Vasant Kunj Medical Centre

Asthma diagnosis and treatment

Asthma diagnosis and treatment

Bronchial asthma (or asthma) is a lung disease. Your airways get narrow and swollen and are blocked by excess mucus. Medications can treat these symptoms. Asthma diagnosis is a chronic respiratory condition characterized by inflammation of the airways, leading to symptoms such as wheezing, shortness of breath, chest tightness, and coughing. Asthma Diagnosis and treatment typically involves a comprehensive approach that may include medical history assessment, physical examination, lung function tests, and the development of a personalized treatment plan.

Asthma diagnosis test

Asthma diagnosis test involves a combination of medical history, physical examination, and various tests. Here are the key components of asthma diagnosis test:

  1. Medical History:

    • Your doctor will ask detailed questions about your symptoms, including the nature of coughing, wheezing, shortness of breath, and chest tightness.
    • Information about the frequency and duration of symptoms, triggers, and any family history of asthma or other respiratory conditions will be explored.
  2. Physical Examination:

    • A thorough physical examination, especially focusing on the respiratory system, will be conducted. This may involve listening to your lungs with a stethoscope to detect any wheezing or other abnormal sounds.
  3. Lung Function Tests:

    • Spirometry: This is a common and important test for asthma diagnosis. It measures how much air you can breathe out and how fast you can do it. It helps assess the presence and severity of airflow obstruction. Spirometry is often performed before and after using a bronchodilator to see if there is a reversible component to the airflow obstruction.
    • Peak Expiratory Flow (PEF) Measurement: those tests involves using a peak flow meter to measure the maximum speed at which you can exhale air. Regular monitoring of peak flow at home can help track changes in lung function.
  4. Bronchial Provocation Tests:

    • These tests inhaling substances that can trigger bronchoconstriction to assess airway responsiveness. Methacholine challenge tests are an example.
  5. Allergy Testing:

    • If allergies are suspected to be a trigger for asthma, skin or blood tests may be performed to identify specific allergens.
  6. Chest X-ray or CT Scan:

    • Imaging studies like chest X-rays or CT scans may be done to rule out other respiratory conditions or complications.
  7. Exhaled Nitric Oxide (FeNO) Test:

    • test measures the level of nitric oxide in the breath, which can be elevated in people with allergic or eosinophilic asthma.
  8. Blood Tests:

    • Blood tests may be done to check for elevated levels of eosinophils, which are a type of white blood cell associated with allergic inflammation.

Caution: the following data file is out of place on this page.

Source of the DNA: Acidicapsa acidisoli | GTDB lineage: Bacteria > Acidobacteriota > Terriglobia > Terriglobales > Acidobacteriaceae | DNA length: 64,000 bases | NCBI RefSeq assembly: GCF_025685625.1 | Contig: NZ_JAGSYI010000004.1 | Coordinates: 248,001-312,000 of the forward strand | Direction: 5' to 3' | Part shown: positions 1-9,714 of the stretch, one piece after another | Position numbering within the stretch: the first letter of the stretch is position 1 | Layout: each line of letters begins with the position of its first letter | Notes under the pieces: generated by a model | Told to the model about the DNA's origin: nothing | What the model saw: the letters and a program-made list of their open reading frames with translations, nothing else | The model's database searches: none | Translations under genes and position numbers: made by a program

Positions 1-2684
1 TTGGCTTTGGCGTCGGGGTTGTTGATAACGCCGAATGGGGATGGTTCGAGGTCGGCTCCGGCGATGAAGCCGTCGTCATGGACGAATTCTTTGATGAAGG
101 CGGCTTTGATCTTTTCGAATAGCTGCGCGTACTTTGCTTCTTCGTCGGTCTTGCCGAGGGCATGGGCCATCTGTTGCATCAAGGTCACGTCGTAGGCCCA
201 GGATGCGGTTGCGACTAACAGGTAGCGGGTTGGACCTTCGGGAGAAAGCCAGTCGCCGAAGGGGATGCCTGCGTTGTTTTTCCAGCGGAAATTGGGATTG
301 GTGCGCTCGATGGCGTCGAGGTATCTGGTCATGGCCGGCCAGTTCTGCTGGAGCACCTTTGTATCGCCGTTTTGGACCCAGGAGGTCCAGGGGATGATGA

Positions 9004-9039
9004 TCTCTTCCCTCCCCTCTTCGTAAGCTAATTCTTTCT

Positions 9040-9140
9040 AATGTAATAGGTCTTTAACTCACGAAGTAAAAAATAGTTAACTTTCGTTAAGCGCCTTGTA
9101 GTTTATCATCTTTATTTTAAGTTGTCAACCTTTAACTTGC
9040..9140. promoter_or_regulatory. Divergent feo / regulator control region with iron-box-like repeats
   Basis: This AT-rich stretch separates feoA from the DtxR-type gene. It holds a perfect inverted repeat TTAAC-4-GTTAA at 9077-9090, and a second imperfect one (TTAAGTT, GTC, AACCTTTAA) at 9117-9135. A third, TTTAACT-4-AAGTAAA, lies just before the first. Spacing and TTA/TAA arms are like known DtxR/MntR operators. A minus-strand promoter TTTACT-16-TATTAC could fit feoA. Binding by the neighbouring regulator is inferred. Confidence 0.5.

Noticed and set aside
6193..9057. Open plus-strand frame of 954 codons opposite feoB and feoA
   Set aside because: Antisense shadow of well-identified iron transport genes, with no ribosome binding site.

9. Exercise Challenge Test:

    • This test evaluates the impact of exercise on lung function and can help diagnose exercise-induced bronchoconstriction, which is common in asthma.

asthma treatment

asthma is a chronic respiratory condition that causes inflammation and narrowing of the airways, leading to wheezing, shortness of breath, chest tightness, and coughing. While there’s no cure for asthma, there are effective asthma treatment that can manage symptoms and prevent attacks.

asthma Treatment options for bronchial asthma fall into two main categories:

Quick-relief medications: medications act fast to relieve symptoms during an asthma attack. They typically come in inhalers and work by relaxing the muscles around the airways, making it easier to breathe.

Short-acting beta-agonists (SABAs):  the most common type of quick-relief medication. Examples include albuterol (ProAir HFA, Ventolin HFA) and levalbuterol (Xopenex, Xopenex HFA). SABAs work within minutes to open up the airways and relieve symptoms.
Long-term control medications: These are the medications are taken daily to prevent asthma attacks and control inflammation in the airways. They take longer to work than quick-relief medications, but they can significantly improve asthma control over time.
Inhaled corticosteroids (ICS): the mainstay of long-term asthma control. They reduce inflammation in the airways, making them less likely to narrow and cause symptoms. ICS come in different strengths and delivery devices, such as metered-dose inhalers (MDIs), dry powder inhalers (DPIs), and nebulizers.

Long-acting beta-agonists (LABAs): These medications work like SABAs, but they last much longer, typically for 12 hours or more. They’re often combined with ICS in a single inhaler for easier use and better asthma control.

asthma attack treatment

During an asthma attack treatment, it’s crucial to stay calm and take immediate action to relieve symptoms. Here’s a safe and effective guide:

1. Stay Calm and Slow Down: Panicking can worsen symptoms. Take deep, slow breaths to stabilize your breathing.

2. Use Your Rescue Inhaler: If prescribed, take puffs from your quick-relief inhaler (usually blue) as directed by your doctor. Repeat every few minutes if needed, but follow your doctor’s instructions or the inhaler’s label.

3. Sit Up or Stand Up: This opens your airways more effectively than lying down.

4. Loosen Restrictive Clothing: Tight clothing can worsen breathing difficulties.

5. Seek Medical Attention if Symptoms Worsen: If your symptoms don’t improve within 10-15 minutes of using your inhaler, or if they become severe (blue lips, extreme difficulty breathing, confusion), call emergency services immediately.



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    6362, Mehrauli Mahipalpur Rd, Pocket 6, Sector C, Vasant Kunj, New Delhi,